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Engage Your Senses at Paloquemao Market in Bogota, Colombia

August 7, 2019, 4:10 pm

Vendors selling their wares along the street or out of make-shift tents are common sights in Colombia, but a certain type of Latin American charm arises when people come together to sell their goods at a massive market like Paloquemao.

As the story goes, Paloquemao got its name from a large dry tree in the area that was burnt down (palo = trunk; quemado = burned) and from then on Bogotanos used the name as a point of reference. The origin of the marketplace dates back to 1946. The market has been in its current location since 1967.

Sure, Colombia has giant supermarket chains similar to Wal-Mart or K-Mart, but many Colombians still buy their food from traditional markets. A visit to Paloquemao is a way to support local businesses and get a glimpse of Colombian authenticity. It is also a focal point where the produce of the Caribbean and Pacific coasts, the fertile Andes and the tropical jungle meld together. The market is divided into sections: flowers; fruit, vegetables and aromatic herbs; and meat and fish.

Wandering through the outdoor flower market is a colourful and fragrant experience. The variety of fresh cut flowers on offer is both immense and amazingly beautiful, there are so many varieties to choose from including orchids, roses, crocuses and the exotic bird of paradise - all at incredibly low prices. Colombia is the leading producer and exporter of flowers in South America and the second largest exporter of flowers in the world.

Bogota Tours Paloquemao Market

Stepping inside the bustling market, you can find almost any ingredient you could ever wish to find and many more that you probably haven't seen before.

While walking through the maze of produce, meat and fish arranged just so, you can hear the voices of vendors ringing throughout this indoor market like an echo. “A la orden,” they say to you as you make your way past their tomatoes, potatoes and plantains. The phrase literally translates to “at the order,” but Colombians use it to mean “at your service.”

While much of the produce in big-box stores are not ready to eat the day of your purchase, Paloquemao offers fruits and veggies that can be consumed on the spot. The knowledgeable vendors can help you select the ripest produce and some will even provide free samples.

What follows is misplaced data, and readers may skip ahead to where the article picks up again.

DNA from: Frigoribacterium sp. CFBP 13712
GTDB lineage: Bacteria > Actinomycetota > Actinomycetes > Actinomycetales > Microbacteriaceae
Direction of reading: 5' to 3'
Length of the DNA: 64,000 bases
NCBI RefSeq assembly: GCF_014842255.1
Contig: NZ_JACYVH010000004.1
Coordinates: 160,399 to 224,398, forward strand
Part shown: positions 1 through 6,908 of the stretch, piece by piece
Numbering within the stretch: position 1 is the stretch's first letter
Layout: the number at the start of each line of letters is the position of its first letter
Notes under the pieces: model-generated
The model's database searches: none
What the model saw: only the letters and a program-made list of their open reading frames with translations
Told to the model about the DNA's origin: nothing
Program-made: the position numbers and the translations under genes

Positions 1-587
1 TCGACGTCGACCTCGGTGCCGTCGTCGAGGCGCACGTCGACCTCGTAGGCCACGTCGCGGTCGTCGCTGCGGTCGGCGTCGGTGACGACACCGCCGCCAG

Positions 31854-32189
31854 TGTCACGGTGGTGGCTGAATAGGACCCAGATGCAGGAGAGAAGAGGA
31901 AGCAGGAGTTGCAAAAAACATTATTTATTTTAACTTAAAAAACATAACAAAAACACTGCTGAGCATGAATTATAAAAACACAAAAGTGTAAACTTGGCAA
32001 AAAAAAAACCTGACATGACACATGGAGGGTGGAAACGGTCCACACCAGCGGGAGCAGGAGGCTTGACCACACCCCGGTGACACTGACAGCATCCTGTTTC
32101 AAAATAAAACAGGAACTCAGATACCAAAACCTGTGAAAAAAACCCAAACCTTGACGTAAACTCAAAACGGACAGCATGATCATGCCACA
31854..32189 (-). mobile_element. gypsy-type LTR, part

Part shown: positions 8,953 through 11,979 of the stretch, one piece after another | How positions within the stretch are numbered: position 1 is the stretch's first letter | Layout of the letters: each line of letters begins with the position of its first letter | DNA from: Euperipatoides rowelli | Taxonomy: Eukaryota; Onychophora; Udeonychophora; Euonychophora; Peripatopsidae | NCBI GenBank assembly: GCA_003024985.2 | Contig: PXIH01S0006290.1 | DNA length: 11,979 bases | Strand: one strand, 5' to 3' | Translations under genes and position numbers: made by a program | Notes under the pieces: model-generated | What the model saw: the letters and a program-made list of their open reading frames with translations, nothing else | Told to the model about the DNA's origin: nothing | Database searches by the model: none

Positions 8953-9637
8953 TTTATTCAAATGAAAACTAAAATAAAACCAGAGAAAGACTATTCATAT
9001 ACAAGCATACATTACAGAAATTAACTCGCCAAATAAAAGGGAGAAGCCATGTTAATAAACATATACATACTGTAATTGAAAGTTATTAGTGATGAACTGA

Just as in many markets around the world, never accept the first price suggested. Paloquemao is a great place to hone your haggling skills. We applaud the visitors who can count to 10 in Spanish, but you might want to brush up on larger numbers if you want to haggle. Remember that goods in Colombia do not cost 1 or 2 pesos like they would cost 1 or 2 dollars or pounds. Instead, a large avocado could cost 2 thousand pesos or a bunch of grapes could cost 3,500 pesos. Large numbers in Spanish can be intimidating to non-native speakers, but learning them can help you get better deals.

Tours in Bogota Paloquemao Market

Once you feel confident enough to haggle (or resolve to pay the sticker price) there are so many exotic and tasty foods available for purchase at this market. Colombia is known for its variety of unique fruits such a lulos, granadillas and guanabanas to name a few, and Paloquemao is the place to try and buy all of these delicious fruits at a good price. This market also offers a plethora of peppers. Colombian food isn’t known for its spice, but these peppers are sure to make even the toughest person’s eyes water.

The perimeter of the market is lined with carts and stands of prepared food. More power to you if you can resist the mouth-watering smell of traditional Colombian food wafting through Paloquemao.

Visitors have the chance to chow down on a variety of arepas, sausages and soup containing huge parts of the chicken, just how Colombians like it. Dessert should not be passed over, as the market offers a sweet caramel-like paste called arequipe and of course there is always the egg custard called flan waiting to appease your sweet tooth.

This market is located near Bogotá’s historic district named La Candelaria. It is open every day of the week, but closes in the afternoon on Sundays. You can visit Paloquemao to pick up some ingredients as part of the Uncover Colombia Cooking and Food Tour in Bogota.

Some final tips:

  • The Plaza de Mercado de Paloquemao is located on Avenida 19 # 25-04
  • Open daily: weekdays 5:00am - 4:30pm and weekends 5:00am to 2:00pm
  • The best day to see the outdoor flower market is on Tuesdays and Saturdays
  • It's recommended to get there early in the morning to see the market in full flow

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Anneliese Delgado
ABOUT THE AUTHOR

Anneliese Delgado

Anneliese Delgado is an American digital marketer and writer living in Bogotá, Colombia. Her mother is from the United States and her father is from Venezuela, giving her the unique opportunity to blend in on the streets of Colombia, while still viewing the country with the eyes of an outsider. When she’s not writing or traveling, she’s playing soccer, wandering around stores with no intention of buying anything and binge-watching Netflix.

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